On Little Women
Updated: Feb 4, 2021
I’m grateful to have spent the morning with some old friends. Such a quiet comfort.
With my littles back to school after Christmas break, I started the week with ambitions to catch up on everything from undecorating to finally touching my manuscript after about a month. A cleaning machine, I finished Monday and Tuesday strong. As for Wednesday…
I know I’m aging myself but I’m of the generation that’s old enough to say “where they were” on September 11th, thereby replacing that of the “JFK” crisis I’d heard others give accounts of during my childhood. An undergrad at the time, that fateful morning I was home working on an independent study for Dr. Meyer’s sociology class. She was conducting research and my assignment was to transcribe her taped interviews (yes- cassette tapes!). I got up early, determined to get a jump start before heading off to my afternoon classes. Headphones on and alone in my room, I had no idea of the chaos enfolding on the live morning news my grandparents were watching.
I’ll never forget the look on my grandmother’s face when she raced upstairs to tell me. I can’t begin to describe it. At first I thought she was referring to a small, private aircraft. That, sadly, an inexperienced pilot simply lost control.
We held hands and cried when the towers fell. I’d never felt so afraid. She’s long since passed and, honestly, I’m glad she’s not here to see how far we’ve fallen since then.
What does any of this have to do with ‘Little Women’? While I’d love to give you a high profile analysis of how the March family’s everyday struggles in the midst of a nation at odds with itself can provide hope during these tumultuous times, I’m not going to. I’m quite confident there are greater minds than mine who would do a much better job (if anyone wants to take up the cross- please do!) This post about my grandmother.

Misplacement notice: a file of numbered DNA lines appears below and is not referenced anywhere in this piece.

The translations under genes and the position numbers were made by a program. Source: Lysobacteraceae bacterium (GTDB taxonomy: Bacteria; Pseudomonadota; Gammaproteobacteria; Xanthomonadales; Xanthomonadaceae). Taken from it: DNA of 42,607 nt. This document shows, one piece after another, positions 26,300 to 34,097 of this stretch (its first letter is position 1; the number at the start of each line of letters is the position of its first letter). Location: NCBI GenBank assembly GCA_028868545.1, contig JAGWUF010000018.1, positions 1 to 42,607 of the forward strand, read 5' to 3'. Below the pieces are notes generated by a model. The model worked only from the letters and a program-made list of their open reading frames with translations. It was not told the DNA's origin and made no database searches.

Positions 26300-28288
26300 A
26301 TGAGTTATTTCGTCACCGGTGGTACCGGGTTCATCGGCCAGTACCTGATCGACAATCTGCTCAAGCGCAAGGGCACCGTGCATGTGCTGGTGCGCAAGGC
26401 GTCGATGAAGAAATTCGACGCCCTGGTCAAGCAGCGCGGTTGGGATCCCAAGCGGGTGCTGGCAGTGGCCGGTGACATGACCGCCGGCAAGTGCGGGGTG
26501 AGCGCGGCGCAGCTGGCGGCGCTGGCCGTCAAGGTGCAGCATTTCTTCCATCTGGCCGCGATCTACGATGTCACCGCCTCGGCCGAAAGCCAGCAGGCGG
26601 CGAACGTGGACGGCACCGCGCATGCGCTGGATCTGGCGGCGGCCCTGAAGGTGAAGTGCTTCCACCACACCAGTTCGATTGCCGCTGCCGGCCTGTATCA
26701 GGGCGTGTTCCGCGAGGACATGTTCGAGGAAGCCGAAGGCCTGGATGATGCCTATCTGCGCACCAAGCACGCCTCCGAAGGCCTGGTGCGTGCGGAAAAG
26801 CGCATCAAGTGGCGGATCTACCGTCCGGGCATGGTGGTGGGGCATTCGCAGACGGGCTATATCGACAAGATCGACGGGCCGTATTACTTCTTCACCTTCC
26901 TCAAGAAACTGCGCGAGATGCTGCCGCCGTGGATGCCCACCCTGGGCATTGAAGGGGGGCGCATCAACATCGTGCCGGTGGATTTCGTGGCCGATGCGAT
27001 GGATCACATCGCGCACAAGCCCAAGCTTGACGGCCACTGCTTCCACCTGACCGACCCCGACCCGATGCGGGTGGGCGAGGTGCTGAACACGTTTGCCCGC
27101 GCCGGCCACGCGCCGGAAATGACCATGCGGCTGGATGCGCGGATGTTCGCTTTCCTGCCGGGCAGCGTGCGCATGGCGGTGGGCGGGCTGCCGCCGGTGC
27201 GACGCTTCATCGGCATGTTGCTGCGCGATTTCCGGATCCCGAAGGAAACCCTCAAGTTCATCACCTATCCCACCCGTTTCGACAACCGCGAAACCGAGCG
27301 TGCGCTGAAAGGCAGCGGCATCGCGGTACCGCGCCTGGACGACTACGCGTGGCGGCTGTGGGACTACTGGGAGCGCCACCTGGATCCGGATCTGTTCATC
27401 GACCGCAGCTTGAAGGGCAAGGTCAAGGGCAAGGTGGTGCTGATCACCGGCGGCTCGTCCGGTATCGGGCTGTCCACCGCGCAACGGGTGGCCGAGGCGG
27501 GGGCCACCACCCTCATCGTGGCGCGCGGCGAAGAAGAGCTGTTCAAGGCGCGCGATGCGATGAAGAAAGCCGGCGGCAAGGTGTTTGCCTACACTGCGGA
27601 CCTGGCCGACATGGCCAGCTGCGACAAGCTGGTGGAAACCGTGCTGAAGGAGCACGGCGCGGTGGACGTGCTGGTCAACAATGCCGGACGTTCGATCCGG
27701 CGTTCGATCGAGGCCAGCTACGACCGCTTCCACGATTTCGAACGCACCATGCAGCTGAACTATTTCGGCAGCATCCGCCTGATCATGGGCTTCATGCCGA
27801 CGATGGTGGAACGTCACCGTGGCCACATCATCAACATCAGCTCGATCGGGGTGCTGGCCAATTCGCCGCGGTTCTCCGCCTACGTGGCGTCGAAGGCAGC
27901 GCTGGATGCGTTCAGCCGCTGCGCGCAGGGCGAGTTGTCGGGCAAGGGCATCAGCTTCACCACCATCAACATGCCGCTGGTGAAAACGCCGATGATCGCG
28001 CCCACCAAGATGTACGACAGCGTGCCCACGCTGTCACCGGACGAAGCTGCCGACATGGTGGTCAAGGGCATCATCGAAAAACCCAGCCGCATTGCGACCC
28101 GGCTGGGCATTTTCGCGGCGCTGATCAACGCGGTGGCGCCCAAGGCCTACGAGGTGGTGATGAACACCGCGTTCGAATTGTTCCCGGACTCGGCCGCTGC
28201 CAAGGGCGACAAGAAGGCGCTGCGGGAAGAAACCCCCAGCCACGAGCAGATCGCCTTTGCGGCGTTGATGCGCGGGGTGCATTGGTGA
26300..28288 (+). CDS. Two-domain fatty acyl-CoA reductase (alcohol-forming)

I’ve had this book for over thirty years. She gave it to me after I completed my first book report in 3rd grade which, ironically enough, was based only on Alcott’s first volume of the story. Rereading it again in anticipation of Gillian Armstrong’s 1994 film, I was shocked and heartbroken when a) Beth died and b) the Laurie/Amy pairing. To be clear, I’m not opposed to the relationship, it just caught my fourteen year-old self completely by surprise.
The book club I belong to read the work again last year. While I’ve always related to Jo (can you say #writergoals?), as a mother I found Meg’s struggles with the twins as well as her jam incident more endearing and relatable this time around. What struck me the most, though, was that I instinctively read Marmee in my grandmother’s voice.
In addition to Alcott, I’ve always enjoyed Lucy Maud Montgomery. Similar to myself, the author was raised by her grandparents. In hindsight, this is likely why I was so drawn to her characterization of Anne.
Named after my own grandmother, I used to joke with her about the similarity of our initials (“Laura Marie” to their “LM’s”). She always believed in me and there are times- like this week- when I miss her very much.
And so I found myself today. All curled up. Perusing Marmee’s passages and not feeling so afraid anymore.